Despite uncertainty continuing to abate over what the renewable energy subsidy framework might look like after Chancellor George Osborne’s budget on Wednesday, LG Solar head of UK sales Bob Mills is convinced the future is bright for solar.
Driven by the technology maturing at a faster rate than ever before and a continuing consumer appetite for solar, Mills is convinced that the industry can keep on its path towards grid parity, just as long as the feed-in tariff (FiT) is not meddled with too much and installers can shake their penchant for 250W panels.
Why do you think the solar outlook for the UK's so bright, especially given the current policy uncertainty?
The future is extremely bright, don't get me wrong, but having said that there is a current review of the feed-in tariff going forward at the moment. You can imagine, I and my colleagues in Korea and Germany field enough questions on that. There is an overspend and while I'm not sure that's from the FiT, you can imagine Amber Rudd sat there saying “well, we need to cut this back a bit, what are we going to do? Where can we take it from? Can we take it from the FiT?” It is slightly concerning that they might do that.
What I believe they should do is leave it [the FIT] alone. It is working, and it's working extremely successfully in so much that every three months we're reaching the numbers that we always wanted at the 4kW area of 100MW, which results in a slight correction. I think that correction should continue and that'll be good for us.
That seems to be the sentiment around the industry, should the government just leave the FiT alone and let it do its job?
Exactly, PV needs a return if someone's going to invest in it of somewhere between eight and ten years, depending where you are in the country, and that needs to remain the case. I would say if it got to a point where the return's within five years then maybe it does need to be adjusted.
How do you feel the actual technology is progressing towards grid parity?
It certainly is moving, and it's moving at a bit of a pace. I've been in the industry for 15 years and we used to see the technology on modules only move at a rate of 5W per annum, but if you look at what the solar industry has been doing over the last five years, we've increased the technology in pure efficiency at a rate of 20W per annum and that's a huge breakthrough for LG in shining a light in the way we should go.
This is slightly contradictory to what DECC do, but I've always been a firm believer that the smaller the space this stuff takes up or alternatively the more you can put on a roof and the more you can generate, then the better for solar. It's got to be about generation, it's not about whether we can make money out of it. I think technology is driving that, there's no doubt about it, and these more powerful modules are at the forefront of that. Ultimately if we reach a point where these things are the size of satellite dishes then everybody will have them, and power to everyone with their power station on their roof.
Does the UK market differ to other international markets in the sense of what the consumer wants?
We're still dependent on subsidies so it's only from that aspect that it really changes. We have idiosyncrasies in that if you look at the UK, most people like an all black module. They like it to be mono rather than poly, especially on a residential install. Certainly on the residential side there is a feeling that we want it all black to blend in with the roof better. Even if they want it on a red roof, they still want it all black. You don't get that in Germany, they look at it more from its efficiency and you'd do better with a white backing sheet than a black one.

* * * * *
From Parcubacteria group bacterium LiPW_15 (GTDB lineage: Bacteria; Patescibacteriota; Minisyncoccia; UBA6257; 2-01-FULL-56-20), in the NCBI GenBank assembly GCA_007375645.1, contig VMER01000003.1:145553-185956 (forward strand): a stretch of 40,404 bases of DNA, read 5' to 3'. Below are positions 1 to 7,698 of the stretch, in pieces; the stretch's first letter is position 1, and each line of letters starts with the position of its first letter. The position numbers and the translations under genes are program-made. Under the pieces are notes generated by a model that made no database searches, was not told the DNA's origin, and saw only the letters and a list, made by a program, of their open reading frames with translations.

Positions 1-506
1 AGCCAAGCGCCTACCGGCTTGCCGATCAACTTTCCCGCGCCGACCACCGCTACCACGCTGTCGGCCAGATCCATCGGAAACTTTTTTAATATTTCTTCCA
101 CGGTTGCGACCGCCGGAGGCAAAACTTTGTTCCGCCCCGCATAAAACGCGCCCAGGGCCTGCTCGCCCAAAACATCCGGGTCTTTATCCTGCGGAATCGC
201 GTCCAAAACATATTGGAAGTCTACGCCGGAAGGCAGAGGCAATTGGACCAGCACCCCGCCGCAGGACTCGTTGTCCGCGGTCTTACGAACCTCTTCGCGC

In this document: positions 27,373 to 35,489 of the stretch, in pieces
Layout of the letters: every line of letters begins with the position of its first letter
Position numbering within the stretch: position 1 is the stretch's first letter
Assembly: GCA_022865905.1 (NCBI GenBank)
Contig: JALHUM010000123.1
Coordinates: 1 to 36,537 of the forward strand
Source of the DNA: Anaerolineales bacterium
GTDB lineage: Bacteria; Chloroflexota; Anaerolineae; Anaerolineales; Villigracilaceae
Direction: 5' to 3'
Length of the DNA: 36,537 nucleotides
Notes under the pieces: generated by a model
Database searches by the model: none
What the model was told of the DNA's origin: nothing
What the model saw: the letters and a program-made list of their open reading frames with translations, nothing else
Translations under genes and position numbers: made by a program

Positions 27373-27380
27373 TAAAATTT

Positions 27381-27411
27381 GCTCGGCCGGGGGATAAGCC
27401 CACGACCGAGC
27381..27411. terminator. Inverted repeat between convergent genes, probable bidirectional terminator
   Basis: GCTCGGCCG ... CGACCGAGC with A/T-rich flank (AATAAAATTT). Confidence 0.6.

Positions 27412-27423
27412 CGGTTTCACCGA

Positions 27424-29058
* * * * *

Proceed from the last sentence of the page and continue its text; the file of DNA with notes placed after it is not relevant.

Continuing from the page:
What would help the industry progress from this point?
What I would like to see, and when they do the DECC review, is them turn away from this 4kW banding. In 2010 they started off by saying 4kW systems would get the best tariff. And then between 4 and 10kW there was a change again and another step which gave them a lower step. Some roofs in the UK can take more than 4kW and it should be about what you produce and not how much money you can get out of it. If they are going to anything they should take away the 4kW band. They're so close now there's not an awful lot of reason to carry on with the 4kW and 10kW idea.
One of the problems we suffer with as an industry is too many installers are hooked on the idea of having a 250W panel, and the reason for that is that 16 panels fits into 4kW quite nicely. When the industry wanted to step up to 265, everybody went 'no, I want to carry on with 250' because it suits the 4kW. And that was almost going against what we're trying to achieve here which is to ultimately get more power out of it. I'd like to see DECC take the 4kW away and while they might have bands, let's go all the way to 10kW. Then, an installer might arrive at someone's home and ask what they want out of the system, whether it's how much they can afford or what they can fit on the roof, and maximise the roof and look at it differently. We'd start doing the right things in the industry rather than saying it's got to be a 250W panel otherwise nobody buys it because it doesn't fit.
Does that require a change in mindset on the installer side?
Yes, although the construction industry are no better. They look at it and think they can work with a set number of 250W panels because it's easier. Some in the construction industry would rather fit a 250W panel than a 300W, despite that being the right thing to do.